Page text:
Holiday apartment hell? It pays to go nuclear
A week’s self-catering turned into an endurance test, but a furious complaint paid off
Heaven and hell: the balcony of our first apartment overlooked a building site; our second apartment had the views we thought we’d booked in the first place
My family and I were looking forward to our holiday in a self-catering apartment overlooking the sea in a small Spanish town. The photographs looked idyllic. But the reality was far from it.
As soon as we walked into the dark, narrow flat, on a side street next to the train station, my vision of sitting on the terrace watching the waves at sunset dissolved.
The bedrooms were small and gloomy; the beds were nothing more than rickety sofa beds, and the livingroom couches were the same, with mattresses not so cleverly disguised by a bedspread and adorned with stained cushions.
I have no problem slumming it for a night or two, but the photographs on the website were of a different apartment
Eating on the balcony (which was only large enough for two chairs and overlooked a building site) was not going to happen, and the diningroom table was squeezed into a corner between the sofa and a dresser – we had to form an orderly queue in order to get to our seats.
It was a dismal set-up, and the thought of spending an entire week there was depressing, to say the least, particularly as the “swimming pool” was only big enough to take three strokes across and was surrounded by concrete walls with no space to sit – it was really just a plunge pool, and after a quick dip you would have no choice but to walk up three flights of stairs to the apartment to dry off.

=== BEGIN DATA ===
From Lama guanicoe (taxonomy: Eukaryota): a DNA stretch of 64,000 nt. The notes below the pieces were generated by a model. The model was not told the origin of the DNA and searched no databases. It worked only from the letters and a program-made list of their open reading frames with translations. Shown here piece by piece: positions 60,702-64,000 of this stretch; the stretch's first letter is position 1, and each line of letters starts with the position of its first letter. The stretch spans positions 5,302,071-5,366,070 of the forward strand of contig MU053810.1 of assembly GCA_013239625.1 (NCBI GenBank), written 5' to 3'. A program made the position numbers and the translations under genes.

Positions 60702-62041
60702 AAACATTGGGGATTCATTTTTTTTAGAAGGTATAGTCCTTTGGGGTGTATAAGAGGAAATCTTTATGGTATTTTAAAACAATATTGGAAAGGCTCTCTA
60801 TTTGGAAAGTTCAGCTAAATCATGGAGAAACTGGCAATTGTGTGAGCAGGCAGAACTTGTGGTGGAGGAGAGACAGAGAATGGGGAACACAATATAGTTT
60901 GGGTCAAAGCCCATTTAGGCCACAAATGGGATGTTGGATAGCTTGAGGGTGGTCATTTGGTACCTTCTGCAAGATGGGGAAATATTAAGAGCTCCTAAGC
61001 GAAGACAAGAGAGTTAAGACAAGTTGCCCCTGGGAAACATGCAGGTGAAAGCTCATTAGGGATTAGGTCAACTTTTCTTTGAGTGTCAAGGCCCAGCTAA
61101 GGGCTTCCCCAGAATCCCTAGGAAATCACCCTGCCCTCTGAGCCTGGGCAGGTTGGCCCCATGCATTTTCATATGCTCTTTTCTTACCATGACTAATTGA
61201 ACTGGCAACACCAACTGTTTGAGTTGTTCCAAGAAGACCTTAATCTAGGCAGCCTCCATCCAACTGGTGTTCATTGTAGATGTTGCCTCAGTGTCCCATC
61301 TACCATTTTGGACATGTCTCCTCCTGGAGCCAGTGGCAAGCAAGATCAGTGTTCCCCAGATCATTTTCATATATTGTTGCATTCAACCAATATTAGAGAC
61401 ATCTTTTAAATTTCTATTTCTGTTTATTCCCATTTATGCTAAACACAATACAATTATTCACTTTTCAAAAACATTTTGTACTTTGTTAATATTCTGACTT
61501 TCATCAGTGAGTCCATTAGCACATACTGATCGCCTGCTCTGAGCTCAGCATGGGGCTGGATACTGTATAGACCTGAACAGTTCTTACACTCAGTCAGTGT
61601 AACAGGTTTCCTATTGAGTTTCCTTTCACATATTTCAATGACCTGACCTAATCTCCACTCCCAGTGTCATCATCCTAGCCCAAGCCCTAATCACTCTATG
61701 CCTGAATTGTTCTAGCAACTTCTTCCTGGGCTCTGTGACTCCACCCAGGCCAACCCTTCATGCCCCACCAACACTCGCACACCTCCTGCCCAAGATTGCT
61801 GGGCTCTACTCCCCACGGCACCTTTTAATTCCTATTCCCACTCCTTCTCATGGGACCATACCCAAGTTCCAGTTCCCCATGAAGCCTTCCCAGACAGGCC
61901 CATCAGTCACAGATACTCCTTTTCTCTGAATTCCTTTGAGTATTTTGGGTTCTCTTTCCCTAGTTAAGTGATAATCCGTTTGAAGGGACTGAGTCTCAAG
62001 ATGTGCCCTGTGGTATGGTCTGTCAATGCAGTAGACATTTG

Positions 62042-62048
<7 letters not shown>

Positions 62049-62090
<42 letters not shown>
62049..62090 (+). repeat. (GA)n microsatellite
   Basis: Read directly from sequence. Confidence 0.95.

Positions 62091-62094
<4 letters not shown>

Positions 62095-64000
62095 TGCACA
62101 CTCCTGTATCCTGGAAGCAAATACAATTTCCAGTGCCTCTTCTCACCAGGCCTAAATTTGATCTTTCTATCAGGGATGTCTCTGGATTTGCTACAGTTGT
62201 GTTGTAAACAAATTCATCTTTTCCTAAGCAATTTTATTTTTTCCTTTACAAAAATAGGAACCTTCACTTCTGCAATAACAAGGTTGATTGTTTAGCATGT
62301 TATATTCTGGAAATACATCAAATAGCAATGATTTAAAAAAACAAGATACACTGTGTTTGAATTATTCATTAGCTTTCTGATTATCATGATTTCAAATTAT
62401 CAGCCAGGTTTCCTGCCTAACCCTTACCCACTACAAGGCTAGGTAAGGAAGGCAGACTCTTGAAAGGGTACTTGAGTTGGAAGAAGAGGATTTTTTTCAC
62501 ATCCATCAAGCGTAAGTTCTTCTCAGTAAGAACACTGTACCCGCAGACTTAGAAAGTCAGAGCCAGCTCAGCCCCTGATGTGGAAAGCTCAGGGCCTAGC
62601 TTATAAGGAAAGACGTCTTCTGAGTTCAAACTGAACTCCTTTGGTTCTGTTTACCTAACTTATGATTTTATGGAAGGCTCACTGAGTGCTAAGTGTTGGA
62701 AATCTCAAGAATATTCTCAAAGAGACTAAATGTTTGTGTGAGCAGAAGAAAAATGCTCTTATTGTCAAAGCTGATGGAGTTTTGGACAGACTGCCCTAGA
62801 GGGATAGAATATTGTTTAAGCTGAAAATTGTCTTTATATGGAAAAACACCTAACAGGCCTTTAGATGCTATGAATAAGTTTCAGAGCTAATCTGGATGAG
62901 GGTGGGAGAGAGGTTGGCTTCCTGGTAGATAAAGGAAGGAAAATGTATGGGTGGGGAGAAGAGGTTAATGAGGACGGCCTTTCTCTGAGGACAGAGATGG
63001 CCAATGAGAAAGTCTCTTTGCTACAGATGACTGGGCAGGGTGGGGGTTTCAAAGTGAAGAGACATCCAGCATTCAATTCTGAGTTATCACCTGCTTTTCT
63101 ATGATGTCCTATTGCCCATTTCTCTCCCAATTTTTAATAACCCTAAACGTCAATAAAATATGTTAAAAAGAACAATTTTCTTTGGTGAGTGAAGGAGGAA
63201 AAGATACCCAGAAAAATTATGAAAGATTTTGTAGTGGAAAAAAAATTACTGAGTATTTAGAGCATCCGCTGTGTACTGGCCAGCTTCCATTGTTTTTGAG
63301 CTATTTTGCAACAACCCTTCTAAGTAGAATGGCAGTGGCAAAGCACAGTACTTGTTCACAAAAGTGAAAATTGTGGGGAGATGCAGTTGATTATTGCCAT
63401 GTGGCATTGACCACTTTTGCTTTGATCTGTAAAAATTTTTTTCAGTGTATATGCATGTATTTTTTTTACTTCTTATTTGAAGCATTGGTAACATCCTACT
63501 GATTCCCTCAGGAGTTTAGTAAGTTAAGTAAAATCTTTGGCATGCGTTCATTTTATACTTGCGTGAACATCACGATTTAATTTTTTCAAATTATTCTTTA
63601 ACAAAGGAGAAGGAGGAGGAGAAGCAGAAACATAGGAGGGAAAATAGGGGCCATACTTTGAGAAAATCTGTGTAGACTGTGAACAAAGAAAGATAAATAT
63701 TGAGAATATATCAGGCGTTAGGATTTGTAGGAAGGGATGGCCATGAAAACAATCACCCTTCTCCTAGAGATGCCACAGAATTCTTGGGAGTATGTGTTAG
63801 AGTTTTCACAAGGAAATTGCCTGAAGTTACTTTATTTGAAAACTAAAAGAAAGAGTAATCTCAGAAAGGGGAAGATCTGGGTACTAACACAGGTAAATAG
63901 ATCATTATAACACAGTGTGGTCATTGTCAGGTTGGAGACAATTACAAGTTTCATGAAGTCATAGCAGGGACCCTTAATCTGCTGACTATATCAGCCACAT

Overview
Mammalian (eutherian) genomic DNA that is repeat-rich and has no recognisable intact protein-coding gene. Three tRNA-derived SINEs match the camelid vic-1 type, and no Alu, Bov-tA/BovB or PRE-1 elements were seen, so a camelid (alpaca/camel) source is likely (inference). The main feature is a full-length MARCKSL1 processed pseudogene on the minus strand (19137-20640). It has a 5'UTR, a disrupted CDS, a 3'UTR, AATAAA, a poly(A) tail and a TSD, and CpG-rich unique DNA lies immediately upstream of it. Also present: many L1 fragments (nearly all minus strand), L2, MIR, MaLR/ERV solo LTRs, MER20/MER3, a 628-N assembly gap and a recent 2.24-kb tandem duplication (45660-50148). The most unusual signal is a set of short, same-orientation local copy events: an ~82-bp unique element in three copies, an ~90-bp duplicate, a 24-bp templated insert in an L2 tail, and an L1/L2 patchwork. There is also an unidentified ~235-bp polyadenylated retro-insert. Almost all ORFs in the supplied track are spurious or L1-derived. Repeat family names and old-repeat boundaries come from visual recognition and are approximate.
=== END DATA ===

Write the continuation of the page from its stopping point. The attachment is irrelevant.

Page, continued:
It was going to be a long week.
I have no problem slumming it for a night or two, but I really wasn’t happy about the situation – the photographs on the website were of a different apartment, and although the dimensions were roughly the same the quality, decor and overall cleanliness were far superior in the advertisement.
I tried calling the manager, but there was no reply, so I sent him an email to say that the property was not what we had expected and was there any chance we could move.
That done, we adults made a point of putting on a brave face and getting out and about to explore the area – and once we found the sea and the beachfront bars and restaurants things began to look a lot brighter, and we vowed to make the best of a bad situation.
The psychologist Peadar Maxwell says this is the right approach. “If the accommodation disaster is fixable, then accept it or a part refund, but don’t keep talking about it on your holiday. If not, demand a change or change yourself and sort out the travel insurance when you get home – but either way make a decision and stick to it.
“Once you are over the disappointment don’t try to re-create every aspect of your original plans. Instead come up with a realistic plan for the time you have left and get on with having a nice time: the area may still have the lovely walks, beautiful beaches or lively nightlife, so get out and enjoy that.”
Yet despite vowing to be optimistic, things went from bad to worse during the night: the rooms were stifling, with no air-conditioning, so the windows had to be kept open, which resulted in an endless cacophony of noise. First it was the trains, then a gang of dogs had a barking competition until the early hours, and once they stopped a cat fight started underneath the window.